So Hard To Do: About the Book
Suze Foster has always been devoted to her daughter. As a child, Jannie required extra support in school, but now-at age 29-she’s a rising executive. Suze, thrilled with Jannie’s success, is finally free to follow her own dreams.
Without Suze’s dedicated attention, though, Jannie flounders. In a careless moment, she floods her apartment. Enter our hero, Aram-her hot but significantly older neighbor. He saves the day, and for Jannie, it’s love at first sight.
Not so much for Aram, though, who falls head over heels for Suze when they accidentally meet. Unaware of Jannie’s feelings, Suze is equally smitten.
In this twisted triangle, can a happily-ever-after be achieved? Or will someone’s heart break and the mother-daughter bond be severed forever?
So Hard To Do is so hard not to like. Sally Basmajian’s debut offering in the contemporary female fiction space is that feel good, easy to read book that is perfect to curl up with on a cold winter’s day. The story is told from the perspective of a mother, Suze, who is finally ready to break free of a semi-co-dependent living situation with her on the spectrum daughter, Jannie. A devoted mother, she sees that her daughter is ready to live on her own, and Suze is ready to finally make herself a priority.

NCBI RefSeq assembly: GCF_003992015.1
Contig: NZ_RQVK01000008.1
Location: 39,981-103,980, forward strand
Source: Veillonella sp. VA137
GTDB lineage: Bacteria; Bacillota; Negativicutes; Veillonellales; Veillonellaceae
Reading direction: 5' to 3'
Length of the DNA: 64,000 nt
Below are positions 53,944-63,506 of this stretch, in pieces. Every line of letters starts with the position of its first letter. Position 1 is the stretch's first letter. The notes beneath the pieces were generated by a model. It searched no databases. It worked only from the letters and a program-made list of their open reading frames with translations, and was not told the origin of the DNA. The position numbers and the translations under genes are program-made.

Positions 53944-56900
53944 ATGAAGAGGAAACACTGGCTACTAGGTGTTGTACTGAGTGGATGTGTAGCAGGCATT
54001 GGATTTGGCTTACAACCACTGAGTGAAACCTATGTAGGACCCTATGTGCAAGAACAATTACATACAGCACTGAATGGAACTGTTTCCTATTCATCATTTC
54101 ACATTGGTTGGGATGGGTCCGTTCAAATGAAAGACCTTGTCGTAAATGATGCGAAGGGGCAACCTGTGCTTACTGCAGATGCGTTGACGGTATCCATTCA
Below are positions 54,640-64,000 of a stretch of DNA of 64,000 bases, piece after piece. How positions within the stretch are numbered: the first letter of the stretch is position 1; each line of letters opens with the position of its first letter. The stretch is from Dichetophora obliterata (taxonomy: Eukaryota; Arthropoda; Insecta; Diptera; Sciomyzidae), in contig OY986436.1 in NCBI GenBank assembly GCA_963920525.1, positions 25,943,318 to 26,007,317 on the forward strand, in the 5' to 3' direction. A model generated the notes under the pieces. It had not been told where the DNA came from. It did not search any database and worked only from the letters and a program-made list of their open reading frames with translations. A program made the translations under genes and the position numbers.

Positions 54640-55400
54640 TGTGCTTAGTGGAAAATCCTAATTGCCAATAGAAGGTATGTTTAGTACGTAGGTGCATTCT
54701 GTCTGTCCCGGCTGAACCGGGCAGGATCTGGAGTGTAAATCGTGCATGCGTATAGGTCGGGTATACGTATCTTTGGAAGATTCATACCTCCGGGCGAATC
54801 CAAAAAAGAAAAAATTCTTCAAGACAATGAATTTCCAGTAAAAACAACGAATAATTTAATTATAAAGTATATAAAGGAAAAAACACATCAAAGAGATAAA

It is also written from the perspective of Jannie, who may struggle to make a meal and read social cues, but has managed to have a very successful career in media sales. Basmajian, who worked in the media world at Canada’s leading broadcaster, uses what she knows best to create probably the most interest part of the plot – Jannie’s work life. A lot of the fun comes from Jannie’s whiplash attempts to either be a boss, or less frequently a friend to her colleagues. As skilled as she is with her work, she lacks people skills and watching her attempt to be a leader, but yearn to be one of the gang is both hilarious and touching.
The “love triangle” with Aram is a fun plot point too, and although it is clear who will couple up at the end, it doesn’t make the ride any less enjoyable. This is such a gentle, relatable book on so many levels. It explores people on the spectrum in the kindest way possible. As a reader, you will be laughing with them, but not at them. It is also refreshing to have one of the female characters in the book be from Gen X. This is a must read for lovers of The Rosie Project.
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